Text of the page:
gold sodium thiomalate - injection (cont.)
USES: This medication is used as part of a complete treatment program to treat active rheumatoid arthritis, including non-drug therapies (e.g., rest, physical therapy). It is used to treat patients with severe rheumatoid arthritis who have not responded to or cannot take other medications.Gold sodium thiomalate is not a true pain reliever, but it is thought to decrease pain that occurs with arthritis by decreasing inflammation. It is known as a disease-modifying antirheumatic drug (DMARD). It decreases morning stiffness and pain/swelling in joints and can increase grip strength.
HOW TO USE: This medicine is injected into a muscle by a healthcare professional, usually in the buttock. You will need to lie down during your injection and for 10 minutes afterward to lower the risk of side effects such as dizziness. You will be monitored for 15 minutes after your injection. When you begin therapy, injections are usually given once a week or as directed by your doctor.Dosage is based on your medical condition and response to therapy. Injections are usually given once a week until improvement occurs or you have received a total of 1 gram. Once improvement occurs, your doctor may decrease your injections to once every 2-3 weeks or less. If your arthritis worsens, your doctor may order weekly injections again.Use this medication regularly in order to get the most benefit from it. Keep all medical appointments.If you are changing over from penicillamine, you will usually need to wait 1 month after stopping the penicillamine before starting gold injections. Ask your doctor for more details.Some decrease in morning stiffness is usually seen in 6-8 weeks. It may take several months of therapy before you see the full benefits of this medication.Inform your doctor if your condition persists or worsens.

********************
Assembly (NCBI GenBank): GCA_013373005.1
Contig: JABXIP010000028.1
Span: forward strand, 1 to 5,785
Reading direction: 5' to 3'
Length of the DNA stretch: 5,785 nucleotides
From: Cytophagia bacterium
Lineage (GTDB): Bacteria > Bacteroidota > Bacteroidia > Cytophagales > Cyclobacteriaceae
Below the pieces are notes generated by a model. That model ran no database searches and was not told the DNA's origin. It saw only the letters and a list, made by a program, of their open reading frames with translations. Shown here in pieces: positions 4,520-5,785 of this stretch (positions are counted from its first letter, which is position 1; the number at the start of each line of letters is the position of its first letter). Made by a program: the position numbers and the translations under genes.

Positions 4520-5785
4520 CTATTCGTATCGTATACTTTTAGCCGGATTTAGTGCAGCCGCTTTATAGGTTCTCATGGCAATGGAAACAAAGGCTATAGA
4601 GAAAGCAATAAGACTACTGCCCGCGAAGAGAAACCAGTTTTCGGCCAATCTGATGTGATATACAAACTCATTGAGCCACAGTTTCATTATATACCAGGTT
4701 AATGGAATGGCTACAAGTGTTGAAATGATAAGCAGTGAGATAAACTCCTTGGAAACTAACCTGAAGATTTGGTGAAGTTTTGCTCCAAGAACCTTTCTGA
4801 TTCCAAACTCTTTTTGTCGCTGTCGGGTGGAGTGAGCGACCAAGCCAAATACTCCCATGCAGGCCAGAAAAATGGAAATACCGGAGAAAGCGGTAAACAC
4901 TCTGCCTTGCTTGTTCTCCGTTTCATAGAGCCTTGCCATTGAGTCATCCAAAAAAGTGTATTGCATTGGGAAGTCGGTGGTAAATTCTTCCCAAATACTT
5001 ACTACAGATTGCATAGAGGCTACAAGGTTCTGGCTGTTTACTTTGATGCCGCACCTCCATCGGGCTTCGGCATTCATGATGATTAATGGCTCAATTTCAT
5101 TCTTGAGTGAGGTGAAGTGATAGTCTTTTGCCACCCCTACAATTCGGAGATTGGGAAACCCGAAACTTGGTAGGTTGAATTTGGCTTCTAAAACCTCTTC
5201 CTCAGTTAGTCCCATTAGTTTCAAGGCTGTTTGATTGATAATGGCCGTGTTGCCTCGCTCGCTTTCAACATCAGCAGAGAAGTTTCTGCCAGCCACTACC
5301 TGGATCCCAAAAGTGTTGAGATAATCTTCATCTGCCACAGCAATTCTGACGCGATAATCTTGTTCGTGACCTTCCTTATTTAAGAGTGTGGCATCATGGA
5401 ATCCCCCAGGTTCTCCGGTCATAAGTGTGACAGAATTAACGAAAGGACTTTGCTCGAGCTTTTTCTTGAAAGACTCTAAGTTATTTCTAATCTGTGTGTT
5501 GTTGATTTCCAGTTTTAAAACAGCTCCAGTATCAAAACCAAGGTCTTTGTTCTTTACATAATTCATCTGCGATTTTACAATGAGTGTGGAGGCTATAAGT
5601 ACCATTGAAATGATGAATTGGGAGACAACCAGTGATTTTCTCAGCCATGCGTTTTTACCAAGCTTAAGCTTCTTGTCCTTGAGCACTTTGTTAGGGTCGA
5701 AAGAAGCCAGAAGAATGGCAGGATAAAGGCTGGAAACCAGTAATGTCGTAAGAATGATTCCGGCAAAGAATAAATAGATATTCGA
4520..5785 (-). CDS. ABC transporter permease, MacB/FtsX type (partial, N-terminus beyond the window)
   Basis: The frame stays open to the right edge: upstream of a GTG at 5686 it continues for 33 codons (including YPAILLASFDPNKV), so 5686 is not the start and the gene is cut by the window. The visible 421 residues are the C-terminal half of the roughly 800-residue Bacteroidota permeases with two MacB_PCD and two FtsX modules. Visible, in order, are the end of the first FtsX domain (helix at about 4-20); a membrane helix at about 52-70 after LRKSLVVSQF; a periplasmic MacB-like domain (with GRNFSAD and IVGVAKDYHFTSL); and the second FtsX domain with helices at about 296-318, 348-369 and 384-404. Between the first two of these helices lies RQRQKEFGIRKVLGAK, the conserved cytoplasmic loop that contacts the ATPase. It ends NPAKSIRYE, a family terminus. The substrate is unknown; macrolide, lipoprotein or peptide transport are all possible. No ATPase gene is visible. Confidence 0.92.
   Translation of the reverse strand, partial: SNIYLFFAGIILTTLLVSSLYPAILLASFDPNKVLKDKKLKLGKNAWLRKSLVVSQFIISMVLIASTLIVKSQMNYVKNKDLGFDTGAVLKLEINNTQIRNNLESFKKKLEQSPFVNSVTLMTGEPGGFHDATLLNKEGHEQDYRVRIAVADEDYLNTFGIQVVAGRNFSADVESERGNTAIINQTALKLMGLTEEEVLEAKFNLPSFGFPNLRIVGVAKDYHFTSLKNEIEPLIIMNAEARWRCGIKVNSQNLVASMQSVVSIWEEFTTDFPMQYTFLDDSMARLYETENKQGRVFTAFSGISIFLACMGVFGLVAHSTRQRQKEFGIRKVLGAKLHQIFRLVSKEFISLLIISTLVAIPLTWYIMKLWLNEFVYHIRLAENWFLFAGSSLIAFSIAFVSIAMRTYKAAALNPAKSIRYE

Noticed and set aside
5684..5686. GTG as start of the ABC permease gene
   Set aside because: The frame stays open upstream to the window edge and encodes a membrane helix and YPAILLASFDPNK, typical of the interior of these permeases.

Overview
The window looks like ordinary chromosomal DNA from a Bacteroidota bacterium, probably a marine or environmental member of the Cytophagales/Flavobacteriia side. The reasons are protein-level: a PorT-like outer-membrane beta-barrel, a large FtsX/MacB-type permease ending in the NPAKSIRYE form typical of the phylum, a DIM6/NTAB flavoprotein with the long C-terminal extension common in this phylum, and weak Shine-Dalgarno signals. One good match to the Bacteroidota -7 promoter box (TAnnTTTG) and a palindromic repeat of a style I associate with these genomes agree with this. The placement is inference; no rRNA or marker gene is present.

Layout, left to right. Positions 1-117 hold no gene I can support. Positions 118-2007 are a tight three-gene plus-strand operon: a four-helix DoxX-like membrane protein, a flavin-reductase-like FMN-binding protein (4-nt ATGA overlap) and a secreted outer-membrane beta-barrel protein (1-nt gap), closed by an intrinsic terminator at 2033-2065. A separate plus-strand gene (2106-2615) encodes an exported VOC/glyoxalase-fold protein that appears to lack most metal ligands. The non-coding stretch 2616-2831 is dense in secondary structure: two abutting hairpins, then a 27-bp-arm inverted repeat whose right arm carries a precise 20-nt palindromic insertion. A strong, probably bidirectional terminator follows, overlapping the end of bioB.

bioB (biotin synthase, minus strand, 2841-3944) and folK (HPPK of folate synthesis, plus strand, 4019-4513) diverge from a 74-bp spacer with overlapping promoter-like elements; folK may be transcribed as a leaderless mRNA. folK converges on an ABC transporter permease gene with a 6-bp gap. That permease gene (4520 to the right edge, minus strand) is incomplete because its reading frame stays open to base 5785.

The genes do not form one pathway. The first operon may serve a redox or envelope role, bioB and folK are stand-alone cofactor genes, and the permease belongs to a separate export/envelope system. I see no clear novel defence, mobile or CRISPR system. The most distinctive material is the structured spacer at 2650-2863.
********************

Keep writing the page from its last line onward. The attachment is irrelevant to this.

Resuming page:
Report Problems to the Food and Drug Administration
You are encouraged to report negative side effects of prescription drugs to the FDA. Visit the FDA MedWatch website or call 1-800-FDA-1088.
Need help identifying pills and medications?
Back to Medications Index